Bart Yasso is in my kitchen today, talking about the good food and great inspirations that have been so valuable to his running career.
Bart is the race and event promotion director at Runner’s World. He is a member of the Running USA Hall of Champions. Bart invented the Yasso 800s, a marathon-training schedule used by thousands around the world. He is one of the few people to have completed races on all seven continents—from the Antarctica Marathon to the Mt. Kilimanjaro Marathon. In 1987, Yasso won the U.S. National Biathlon Long Course Championship, and he won the Smoky Mountain Marathon in 1998. He has completed the Ironman five times, and the Badwater 146 through Death Valley. He has also cycled, unsupported and by himself, across the country twice.
Why is living organic important to you?
For me it’s all about helping the environment. Chemicals from nonorganic practices go into the ground and affect our water system. We have to get away from the chemicals to truly make the world a better place.
I get harped on all the time when people find out I’m a vegetarian, but really, I don’t eat meat or fish because of health and ethical reasons. Also, the fewer chemicals and artificial flavoring in my food, the better I feel. I buy as much organic food as possible, although sometimes it’s hard when I travel. I don’t want to eat any food that has chemicals or artificial anything; I make a conscious effort to avoid that as much as I can. I think stuff with no artificial flavoring and chemicals tastes better.
What was your favorite food growing up?
I didn’t eat my veggies as kid; my favorite food was pizza. We ate crummy, greasy pizza a lot. If we didn’t have dinner plans or decided to go out for something, pizza always came to mind. Maybe because it’s so convenient—no matter where you are in the U.S., you’re never far from a pizza place.
Now I’ll have a pesto or white pizza. Something with pesto and veggies; sun-dried tomatoes, artichokes, and some pineapple makes a good pizza to me now. When I make pizza at home, I make my own dough and use a lot of veggies, not like traditional pizza.
What’s your go-to comfort food now?
Indian food and veggie curry is right up my alley. On my trips to India it’s very easy to find 100 percent vegetarian restaurants. If I had my choice, I’d sit back on the deck and kick back with an organic veggie stir-fry with green spicy curry. That would be my go-to every day of the week.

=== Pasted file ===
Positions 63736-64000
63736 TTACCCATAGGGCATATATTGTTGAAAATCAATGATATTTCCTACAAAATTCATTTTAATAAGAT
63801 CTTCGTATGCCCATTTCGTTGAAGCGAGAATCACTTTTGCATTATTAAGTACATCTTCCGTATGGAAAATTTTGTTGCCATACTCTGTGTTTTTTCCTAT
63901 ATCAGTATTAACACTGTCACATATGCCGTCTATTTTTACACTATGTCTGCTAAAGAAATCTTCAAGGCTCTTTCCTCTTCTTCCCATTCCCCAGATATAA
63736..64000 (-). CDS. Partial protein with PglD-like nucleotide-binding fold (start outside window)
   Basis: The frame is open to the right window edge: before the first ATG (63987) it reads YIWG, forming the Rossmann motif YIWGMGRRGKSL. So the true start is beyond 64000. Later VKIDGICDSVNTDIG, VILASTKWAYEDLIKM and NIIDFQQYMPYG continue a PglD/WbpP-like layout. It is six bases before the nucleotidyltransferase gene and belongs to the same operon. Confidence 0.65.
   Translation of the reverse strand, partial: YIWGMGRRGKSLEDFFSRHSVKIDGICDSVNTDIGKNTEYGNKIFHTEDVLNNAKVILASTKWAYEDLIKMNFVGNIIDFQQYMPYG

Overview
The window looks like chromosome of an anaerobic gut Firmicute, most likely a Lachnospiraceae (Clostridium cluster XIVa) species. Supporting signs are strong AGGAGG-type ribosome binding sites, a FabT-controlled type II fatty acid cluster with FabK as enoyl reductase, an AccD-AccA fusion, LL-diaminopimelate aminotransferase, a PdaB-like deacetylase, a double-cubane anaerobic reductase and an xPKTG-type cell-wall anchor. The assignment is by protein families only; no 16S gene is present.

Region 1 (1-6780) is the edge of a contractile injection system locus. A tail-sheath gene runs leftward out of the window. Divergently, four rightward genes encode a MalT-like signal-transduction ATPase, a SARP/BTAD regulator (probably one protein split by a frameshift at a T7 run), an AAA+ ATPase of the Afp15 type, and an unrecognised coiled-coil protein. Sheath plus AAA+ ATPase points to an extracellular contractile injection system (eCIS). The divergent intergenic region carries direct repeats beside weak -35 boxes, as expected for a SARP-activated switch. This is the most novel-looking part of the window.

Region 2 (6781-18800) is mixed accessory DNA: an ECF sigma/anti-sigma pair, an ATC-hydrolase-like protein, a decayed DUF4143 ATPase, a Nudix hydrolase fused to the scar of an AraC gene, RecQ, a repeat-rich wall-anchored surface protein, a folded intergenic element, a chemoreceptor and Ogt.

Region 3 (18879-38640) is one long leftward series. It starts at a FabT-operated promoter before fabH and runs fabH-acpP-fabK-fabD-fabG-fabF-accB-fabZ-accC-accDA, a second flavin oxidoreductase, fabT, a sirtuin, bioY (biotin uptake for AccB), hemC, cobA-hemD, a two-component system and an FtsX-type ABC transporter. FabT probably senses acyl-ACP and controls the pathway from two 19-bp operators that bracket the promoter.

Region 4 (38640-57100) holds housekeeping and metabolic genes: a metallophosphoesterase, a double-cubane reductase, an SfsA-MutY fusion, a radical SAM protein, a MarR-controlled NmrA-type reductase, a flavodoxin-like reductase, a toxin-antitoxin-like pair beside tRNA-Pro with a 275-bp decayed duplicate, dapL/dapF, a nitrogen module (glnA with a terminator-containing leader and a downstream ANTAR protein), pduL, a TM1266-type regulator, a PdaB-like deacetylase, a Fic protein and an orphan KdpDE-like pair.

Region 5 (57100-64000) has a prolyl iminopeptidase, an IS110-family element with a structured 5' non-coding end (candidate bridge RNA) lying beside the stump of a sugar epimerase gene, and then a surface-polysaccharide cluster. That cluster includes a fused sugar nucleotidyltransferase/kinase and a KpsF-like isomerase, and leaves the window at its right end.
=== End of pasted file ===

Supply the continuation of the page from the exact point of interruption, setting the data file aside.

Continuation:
What’s the one thing in your kitchen you just can’t live without?
Our juicer—I love mixing up a bunch of veggies or fruit. My wife and I use our juicer a lot; when we end up with a lot of produce, it’s fun to mix it all up into a juice you can sip over a long period of time, and it’s easy to do.
Sometimes that replaces a meal. It’s easy to put stuff in the juicer—it comes out like a smoothie. Sometimes we add ice to it; often, I’ll add mango. Add mango to anything, it takes life to a whole new, good level.
What magazine, website, book, album, or product are you most obsessed with right now?
I’m mostly obsessed with Nelson Mandela, and South Africa and East Africa. Spending time in South Africa, you could sense his presence. Mandela just had his 92nd birthday. Obviously he’s near the end of his life, but I think he is the most famous person who had the largest effect globally in my lifetime. “If there are dreams about a beautiful South Africa, there are also roads that lead to their goal. Two of these roads could be named Goodness and Forgiveness.” This quote from him, about goodness and forgiveness, plays a role in our lives every day. If we’d keep it in mind, the world would be a better place.
I’m obsessed with East Africa because of the runners. I’ve done multiple trips to East Africa, and both the runners and picture safaris fascinate me. It’s the best way for me to relax and take a vacation.
Our house is full of artwork from East Africa. My favorite piece is the life-size Masai warrior wood carving in our living room. My wife got this idea to put our marathon finish medals around the warrior’s neck. It didn’t start out with many, but now there are about 400 medals around it. Masai warriors are great runners, so this carving became a focal point; it’s the one thing everyone comments on when they come in.
What’s the most important news story today that you think we all need to pay more attention to?
The BP disaster, and its long-term negative effect on the environment and wildlife. I just don’t think people realize how long it’s going to take to clean up the environment, and how lasting an effect it’ll have on the wildlife; it will go on for years. We tend to think, “Well, it’s capped, everything’s good,” but for 10 to 20 years it could still be affecting the animals.
Thank God for modern-day media. This thing is 6,000 feet deep, but they were able to photograph it and really put it in front of us. What a disaster, how much oil was spilled. We can’t ever allow this to happen again.
Where do you get your news?
CNN.com. If I’m at my desk and want to find out what’s going on with sports, mainstream media, or international, to me, CNN has the plethora of things to choose from. The way they break it down is real simple. They always list the most popular stories right now so if there’s something on people’s mind, you tend to know.
I’m also a weather fanatic, so I live on Weather.com. I’m obsessed with weather, not so much what’s going on where I’m located, but what’s going on all over the world. I should have been a meteorologist, I think.
Working at Runner’s World, I’m on that site a lot, but I like to go investigate what people are saying when we post things on Twitter and Facebook. I love to listen to the feedback and comments. All the stuff we post to the website—I should know all that info, but what I love about today’s instantaneous media is that you can listen to comments and opinions on anything and respond right away. You get a pulse on what people’s interest levels are.